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Ottawa swings into action: Hours before the World Health Organization officially declared the COVID-19 outbreak a pandemic, the Canadian government unveiled its response package, which includes waiving the one-week waiting period for employment insurance for those in quarantine, increasing credit support for Canadian businesses impacted by the disease and increasing funds for provinces and territories to prepare for a health emergency. Canada currently has over 100 cases of COVID-19.
ICYMI: COVID-19 “spreads better” than SARS, and is “10 times more lethal than the seasonal flu,” according to Anthony Fauci, director of the U.S. National Institute of Allergy and Infectious Diseases.
Markets whiplash: Stock markets plunged for the second time this week. The Dow Jones and TSX entered bear territory—for the former, a loss of 20 per cent from its peak in February that could mark the end of an 11-year bull market. According to Bloomberg, the probability of a U.S. recession within the next year now stands at 53 per cent, the highest it’s been since it left the Great Recession in 2009.
Canada reacts: WestJet Airlines is offering employees a voluntary buyout package as it imposes a company-wide hiring freeze to “protect [its] financial well-being.” Shopify employees will be working from home starting Monday. Laurentian University in Sudbury, Ont. is the first Canadian post-secondary campus to shut down indefinitely, shifting all classes online starting tomorrow. Here’s our running tally of how Canada’s innovation economy is responding to the coronavirus.
The sky is falling: The global business-travel sector is going to take a whopping US$820-billion revenue loss in the wake of the pandemic. Thousands of flights have been cancelled worldwide, and airlines are set to lose up to US$113 billion in revenue this year, ending a 16-year flying high. Some are still taking to the skies, though. India’s electronics manufacturers and automakers are paying upwards of 125 per cent more for chartered flights to bring spare parts and components from China and South Korea. And as demand increases for contactless delivery, Chinese drone startup Antwork has launched its drone-logistics system months ahead of schedule to deliver testing samples between hospitals.
Germs away: Uber said it may temporarily suspend the accounts of anyone who tests positive for the virus, while Target will now clean its touch screens and checkout lanes every 30 minutes, increasing payroll hours to make it happen.
Global panic: On March 13, India will suspend all existing visas until April 15, with some exceptions; the country is advising people to avoid non-essential travel. Hungary has declared an “unprecedented” national state of emergency, with 13 registered cases, no deaths and almost 70 people in quarantine. German Chancellor Angela Merkel warned that up to 70 per cent of the country’s population—about 58 million people—could get infected. The Bank of England delivered an emergency interest-rate cut as part of a package of measures to mitigate the impacts of the virus. Outgoing governor Mark Carney said,“There is no reason for this shock to turn into the experience of [the 2008 financial crisis] … if we handle this well.”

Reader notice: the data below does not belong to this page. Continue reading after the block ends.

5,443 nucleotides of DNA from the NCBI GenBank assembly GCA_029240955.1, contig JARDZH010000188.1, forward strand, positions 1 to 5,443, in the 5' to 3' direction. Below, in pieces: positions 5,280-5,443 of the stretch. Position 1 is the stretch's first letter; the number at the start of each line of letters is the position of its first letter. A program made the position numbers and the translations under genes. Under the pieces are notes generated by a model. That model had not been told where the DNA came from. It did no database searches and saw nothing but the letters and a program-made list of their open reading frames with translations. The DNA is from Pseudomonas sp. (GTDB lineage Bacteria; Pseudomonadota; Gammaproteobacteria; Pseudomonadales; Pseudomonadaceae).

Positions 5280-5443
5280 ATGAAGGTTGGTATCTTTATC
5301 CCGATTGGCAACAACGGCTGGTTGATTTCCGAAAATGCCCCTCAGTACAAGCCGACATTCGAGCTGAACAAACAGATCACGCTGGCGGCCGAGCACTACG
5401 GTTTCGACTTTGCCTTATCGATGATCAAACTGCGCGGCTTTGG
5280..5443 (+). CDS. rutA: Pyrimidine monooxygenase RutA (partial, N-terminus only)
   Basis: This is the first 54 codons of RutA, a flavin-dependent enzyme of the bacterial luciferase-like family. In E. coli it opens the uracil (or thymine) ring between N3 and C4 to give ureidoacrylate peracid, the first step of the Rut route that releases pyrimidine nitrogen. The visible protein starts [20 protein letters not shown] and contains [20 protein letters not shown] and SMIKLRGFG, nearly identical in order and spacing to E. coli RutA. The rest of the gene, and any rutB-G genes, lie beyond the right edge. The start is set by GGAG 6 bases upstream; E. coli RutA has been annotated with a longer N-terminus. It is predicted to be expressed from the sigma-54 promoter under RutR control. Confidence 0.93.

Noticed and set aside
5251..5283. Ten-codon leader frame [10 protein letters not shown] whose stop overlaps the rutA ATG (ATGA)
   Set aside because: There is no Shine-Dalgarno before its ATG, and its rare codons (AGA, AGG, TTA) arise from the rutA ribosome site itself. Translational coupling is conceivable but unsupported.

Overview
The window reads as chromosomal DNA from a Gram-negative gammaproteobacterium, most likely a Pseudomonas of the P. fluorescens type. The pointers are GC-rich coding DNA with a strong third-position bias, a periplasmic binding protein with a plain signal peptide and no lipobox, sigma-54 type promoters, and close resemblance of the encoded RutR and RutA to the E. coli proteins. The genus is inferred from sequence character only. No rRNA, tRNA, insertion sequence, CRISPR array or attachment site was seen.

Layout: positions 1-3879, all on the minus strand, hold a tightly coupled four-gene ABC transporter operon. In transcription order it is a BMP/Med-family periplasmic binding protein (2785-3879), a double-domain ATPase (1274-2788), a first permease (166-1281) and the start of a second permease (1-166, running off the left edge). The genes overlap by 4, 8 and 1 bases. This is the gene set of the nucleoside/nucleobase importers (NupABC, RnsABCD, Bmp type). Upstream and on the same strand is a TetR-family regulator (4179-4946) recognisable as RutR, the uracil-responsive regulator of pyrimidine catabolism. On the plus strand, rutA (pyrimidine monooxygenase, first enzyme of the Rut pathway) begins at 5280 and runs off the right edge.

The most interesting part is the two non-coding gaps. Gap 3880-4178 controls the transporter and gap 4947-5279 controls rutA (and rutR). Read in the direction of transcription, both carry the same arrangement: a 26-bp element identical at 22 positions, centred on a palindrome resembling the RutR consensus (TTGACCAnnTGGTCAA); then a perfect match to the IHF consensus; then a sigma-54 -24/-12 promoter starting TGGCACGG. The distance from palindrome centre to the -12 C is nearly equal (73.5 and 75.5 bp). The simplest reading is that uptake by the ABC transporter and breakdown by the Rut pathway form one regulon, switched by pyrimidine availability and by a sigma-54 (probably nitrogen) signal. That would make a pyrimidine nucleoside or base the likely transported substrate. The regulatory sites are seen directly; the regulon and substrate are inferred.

Advice for Canadians: In a conference call with The Logic’s subscribers this afternoon, Helen Branswell, infectious-disease senior writer at Boston-based Stat who’s covered emerging pathogens since the early 2000s SARS outbreak, advised that people should avoid contact with others as much as possible. “I personally would not go to a hockey game now, or a concert, or take unnecessary travel,” she said. “It’s not going to be life as normal for a while, and we need to get ready for that.”
Advice for CEOs: On the same conference call, Kevin Carmichael, the Financial Post’s national business columnist, encouraged companies to get in touch with their local MPs as soon as possible. “It’s not like governments are asleep at the switch … but they’re not going at it as hard as they could…. At this stage, what they need is to hear from executives about the sort of things that might be happening, so they can design the right policies to offer bridges to whatever exists on the other side of this calamity.”
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Our saving grace: A priest at a Hindu temple in Varanasi, India has put face masks on deities to raise awareness of the virus, and asked worshippers not to touch the idols. Hollywood is in crisis. Broadway may be heading there. Major League Baseball is asking for alternate sites. But IBM has a supercomputer that might save us all. And if that doesn’t work, SoftBank CEO Masayoshi Son broke his three-year Twitter silence by offering one million free virus tests (an offer on which he backpedalled following backlash), joining the list of tech billionaires who are trying to help.